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coffee's and latte's

post #1 of 22
Thread Starter 
I am a total freak for amazing coffee and even more amazing latte's.
If anyone has any thing the would like to share about what they personaly like....I would love to here it.

one of my personal fav's
Almond joy Latte
1 cup of strong coffee
1 cup of steamed milk
half a shot of almond syrup
half a shot of coconut syrup
stir...and mmmmmmmmm
and if you don't care about fat....whipped cream to top it off
:lol: :lips:
ENJOY
Life is short....eat dessert first *wink*
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Life is short....eat dessert first *wink*
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post #2 of 22
I like my coffee to taste like . . . coffee. :rolleyes: But that does sound pretty tasty. :lips: Much better than those (to me) horrible flavored coffees -- I gag when I smell "hazelnut."
"Notorious stickler" -- The New York Times, January 4, 2004
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"Notorious stickler" -- The New York Times, January 4, 2004
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post #3 of 22
Thank you, Suzanne.

I'm always leery about jumping in with negative coments when I'm new to a list. So refrained from talking about the trendy coffee thing. You know all of that is for people who really don't like coffee.

I spent an unfortunate week in Seattle a few years back. Didn't have a decent cup of coffee the whole time I was there.

Their idea of coffee is foamy milk with some sort of strange flavor. Phoey.
They have taken the oath of the brother in blood, in leavened bread and salt. Rudyard Kipling
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They have taken the oath of the brother in blood, in leavened bread and salt. Rudyard Kipling
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post #4 of 22
Thread Starter 

lol

You 2 are funny.....lol :talk:
I like all kinds of coffee...flavored or not....but mostly...I like it STRONG!!
Life is short....eat dessert first *wink*
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Life is short....eat dessert first *wink*
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post #5 of 22
I like coffee. Just coffee. Starbuck-style places just make me shudder :smiles:
post #6 of 22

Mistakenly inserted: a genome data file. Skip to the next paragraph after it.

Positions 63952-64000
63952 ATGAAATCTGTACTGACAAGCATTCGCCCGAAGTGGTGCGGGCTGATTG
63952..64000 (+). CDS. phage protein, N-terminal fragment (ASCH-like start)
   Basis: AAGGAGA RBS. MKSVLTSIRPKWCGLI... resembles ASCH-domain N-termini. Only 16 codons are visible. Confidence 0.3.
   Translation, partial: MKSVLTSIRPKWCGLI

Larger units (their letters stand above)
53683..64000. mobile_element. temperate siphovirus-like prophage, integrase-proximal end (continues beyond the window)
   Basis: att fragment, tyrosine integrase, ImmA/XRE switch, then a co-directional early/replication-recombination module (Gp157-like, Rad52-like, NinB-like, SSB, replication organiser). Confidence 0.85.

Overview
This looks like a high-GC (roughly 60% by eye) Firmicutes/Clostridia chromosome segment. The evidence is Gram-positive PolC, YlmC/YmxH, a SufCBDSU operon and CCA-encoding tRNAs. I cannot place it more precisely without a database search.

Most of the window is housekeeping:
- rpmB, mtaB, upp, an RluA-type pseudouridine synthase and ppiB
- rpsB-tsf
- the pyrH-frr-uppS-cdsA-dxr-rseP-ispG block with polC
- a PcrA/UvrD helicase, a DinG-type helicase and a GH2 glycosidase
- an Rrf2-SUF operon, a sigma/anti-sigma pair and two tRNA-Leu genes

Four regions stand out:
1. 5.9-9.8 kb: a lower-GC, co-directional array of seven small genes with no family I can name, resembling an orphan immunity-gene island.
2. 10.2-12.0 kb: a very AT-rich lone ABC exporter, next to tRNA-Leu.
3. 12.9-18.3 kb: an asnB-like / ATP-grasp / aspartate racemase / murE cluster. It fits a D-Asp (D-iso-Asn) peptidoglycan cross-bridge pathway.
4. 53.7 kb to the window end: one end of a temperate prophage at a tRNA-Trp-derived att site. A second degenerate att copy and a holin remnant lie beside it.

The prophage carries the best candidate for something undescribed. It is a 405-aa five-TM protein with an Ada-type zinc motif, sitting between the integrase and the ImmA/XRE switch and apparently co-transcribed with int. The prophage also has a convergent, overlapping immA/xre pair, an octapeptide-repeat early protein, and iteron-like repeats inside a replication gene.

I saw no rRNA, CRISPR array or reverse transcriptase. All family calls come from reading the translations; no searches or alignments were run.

Peets

I became addicted to Peets coffee while living on the west coast. Now have it delivered fresh roasted to my home weekly.

Give me a bag of Peets coffee and a french press and I'm a happy camper.
post #7 of 22
Is a French press what we in Europe call a cafetiere? ie, jug with a plunger?
post #8 of 22
Thread Starter 
Sounds good....where can I get some????
Life is short....eat dessert first *wink*
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Life is short....eat dessert first *wink*
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post #9 of 22
Yup, that's exactly what a French Press is! Personally, I prefer to use an old school perk, on the stove top. Makes the BEST darn coffee, EVER!
andrea
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andrea
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post #10 of 22
For a few years, my husband and I gave each other only coffee-related presents. So we ended up with
  • a stovetop espresso pot
  • a stovetop milk steamer
  • an electric espresso maker that has been in the closet for years (doesn't build up enough pressure to make a good crema on top :( )
  • a smallish ceramic Melitta drip pot (broke the cone, but I have plastic replacements)
  • a French press (long since replaced because I kept breaking the glass beaker)
  • 2 Turkish coffee pots, or is it 1 Turkish and 1 Greek? :look:
  • umpteen milk pitchers/jugs
  • a lovely Spanish coffee serving set with sleek pot, jug, sugar bowl (broke the cover :cry: ) and cups and saucers
  • umpteen sets of demitasse cups
  • a serving pot that matches my china pattern, as well as demitasses
And, oh yeah, I still have the pot of my percolator, but I threw out the innards ages ago, and melted the cover, so I just use it for drip. Also have two coffee grinders used for coffee only (a third is for spices).

The funny thing is, we only have coffee at home maybe once or twice a month. But when we do, it's good! :lol:
"Notorious stickler" -- The New York Times, January 4, 2004
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"Notorious stickler" -- The New York Times, January 4, 2004
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post #11 of 22
Thread Starter 
That is funny Suzanne.
There is nothing like a good cup of strong dark coffee. :)
Life is short....eat dessert first *wink*
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Life is short....eat dessert first *wink*
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post #12 of 22
ADF